OSWEGO, NY – Would you pay $15.50 to get a package of 12 quality meat and grocery items, really valued at $25 or more? The Food Bank of Central New York makes that possible with its service called Food $en$e. And The Salvation Army in Oswego is the new official site for the city of Oswego.
Food $en$e is a monthly food distribution program for individuals and families that want help stretching their monthly food budget.
Here’s how it works. Once each month, people of Oswego who want to participate simply sign up at the Salvation Army Worship and Service Center, 73 W. Second St., pre-paying $15.50 in cash or food stamps for the food package. Later in the month, the customers return to the Service Center to pick up their food order.
Anyone wishing to extend their household’s food budget is eligible. There are not any restrictions on the number of Food $en$e packages you can buy and there are no income limitations. You can get one or two, or five or 10 packages or some amount in between. Most families choose to order two to three packages each month.
Food $en$e meat and grocery packages offer a value not only because of their price, but because the products support the local economy and its vendors.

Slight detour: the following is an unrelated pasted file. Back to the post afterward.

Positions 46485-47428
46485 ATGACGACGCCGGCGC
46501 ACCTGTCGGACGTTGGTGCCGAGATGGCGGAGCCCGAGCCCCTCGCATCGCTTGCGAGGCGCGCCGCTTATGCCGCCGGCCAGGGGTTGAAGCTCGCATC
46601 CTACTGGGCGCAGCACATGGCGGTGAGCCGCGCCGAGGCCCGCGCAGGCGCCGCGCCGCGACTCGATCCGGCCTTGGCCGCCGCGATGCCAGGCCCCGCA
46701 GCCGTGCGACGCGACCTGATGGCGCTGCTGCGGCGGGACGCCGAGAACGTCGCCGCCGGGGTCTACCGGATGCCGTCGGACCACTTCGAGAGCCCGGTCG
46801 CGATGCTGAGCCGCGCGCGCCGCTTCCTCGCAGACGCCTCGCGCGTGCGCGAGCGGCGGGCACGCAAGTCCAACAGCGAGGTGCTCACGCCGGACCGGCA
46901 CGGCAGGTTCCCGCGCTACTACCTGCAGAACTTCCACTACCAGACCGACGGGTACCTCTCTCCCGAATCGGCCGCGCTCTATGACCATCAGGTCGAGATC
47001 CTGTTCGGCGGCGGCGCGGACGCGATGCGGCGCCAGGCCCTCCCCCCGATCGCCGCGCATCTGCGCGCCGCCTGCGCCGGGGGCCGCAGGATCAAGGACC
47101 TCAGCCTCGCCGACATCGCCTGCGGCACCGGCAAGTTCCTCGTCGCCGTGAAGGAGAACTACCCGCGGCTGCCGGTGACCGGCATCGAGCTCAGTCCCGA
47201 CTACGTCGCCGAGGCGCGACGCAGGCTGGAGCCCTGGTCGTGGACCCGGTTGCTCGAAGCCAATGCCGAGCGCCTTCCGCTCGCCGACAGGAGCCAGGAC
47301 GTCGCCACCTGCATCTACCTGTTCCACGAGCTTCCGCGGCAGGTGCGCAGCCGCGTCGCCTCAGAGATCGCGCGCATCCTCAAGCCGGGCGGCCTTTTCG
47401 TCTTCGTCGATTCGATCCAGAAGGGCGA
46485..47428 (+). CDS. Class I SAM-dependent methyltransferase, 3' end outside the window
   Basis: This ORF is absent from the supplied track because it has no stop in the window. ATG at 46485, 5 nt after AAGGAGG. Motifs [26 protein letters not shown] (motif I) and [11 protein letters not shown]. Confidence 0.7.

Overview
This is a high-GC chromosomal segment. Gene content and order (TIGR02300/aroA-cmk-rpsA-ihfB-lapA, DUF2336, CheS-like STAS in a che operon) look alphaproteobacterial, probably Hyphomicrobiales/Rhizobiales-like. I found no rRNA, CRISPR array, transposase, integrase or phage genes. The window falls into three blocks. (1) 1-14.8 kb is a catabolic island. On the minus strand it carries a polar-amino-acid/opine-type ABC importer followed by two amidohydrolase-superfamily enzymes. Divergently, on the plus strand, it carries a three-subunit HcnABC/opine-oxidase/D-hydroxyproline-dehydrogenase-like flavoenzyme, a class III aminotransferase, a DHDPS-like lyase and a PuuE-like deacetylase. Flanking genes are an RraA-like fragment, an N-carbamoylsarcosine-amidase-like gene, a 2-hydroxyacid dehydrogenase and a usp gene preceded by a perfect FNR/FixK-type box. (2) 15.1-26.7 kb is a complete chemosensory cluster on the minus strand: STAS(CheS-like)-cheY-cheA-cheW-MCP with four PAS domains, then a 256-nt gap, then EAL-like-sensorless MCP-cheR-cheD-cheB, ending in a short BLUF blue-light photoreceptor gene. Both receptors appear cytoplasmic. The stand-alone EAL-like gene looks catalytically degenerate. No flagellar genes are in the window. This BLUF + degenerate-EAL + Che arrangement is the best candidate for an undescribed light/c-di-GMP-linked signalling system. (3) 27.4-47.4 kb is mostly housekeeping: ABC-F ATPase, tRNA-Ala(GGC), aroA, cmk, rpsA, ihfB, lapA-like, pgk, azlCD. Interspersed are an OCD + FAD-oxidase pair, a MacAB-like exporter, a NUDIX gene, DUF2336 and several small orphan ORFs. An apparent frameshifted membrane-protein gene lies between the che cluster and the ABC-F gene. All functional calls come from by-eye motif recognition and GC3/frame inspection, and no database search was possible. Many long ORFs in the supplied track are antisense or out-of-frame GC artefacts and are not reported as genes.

What’s in the Food $en$e packages?
Meat items (four to five), such as quality boneless/skinless chicken breasts, beef patties, Italian sausage, and fish fillets. A variety of staple items (four to five) are also included – including grain items, such as boxes of spaghetti, long-grain rice, or egg noodles, and staples like eggs and cans of soup. Fresh fruits or vegetables (two) are included, such as cauliflower, baby cut carrots, grape tomatoes or salad mix, in one Food $en$e package.
In addition to the package, there are also “Specials” (four to six) offered each month. Recently, Hot Pockets, stuffed pork chops and lemon herbed chicken breasts were offered as “Specials” – but the kind of items vary widely month-to-month.
The Food $en$e package should save you at least $10-15 (it’s a $25-30 value) over what it would cost you to buy the same items yourself at a nearby grocery store or discount food outlet. And those living in small towns or rural areas may see even more savings when compared to city residents, due to the lack of big discount stores in some of these areas.
“We are excited to be the official site for this program. It will offer many individuals and families a way to make their food dollars stretch,” said Major Kathryn Purvis.
Anyone wishing to make an order can come to the office at 73 W. Second St., Monday through Friday from 10 a.m. – 3 p.m. Call 343-6491.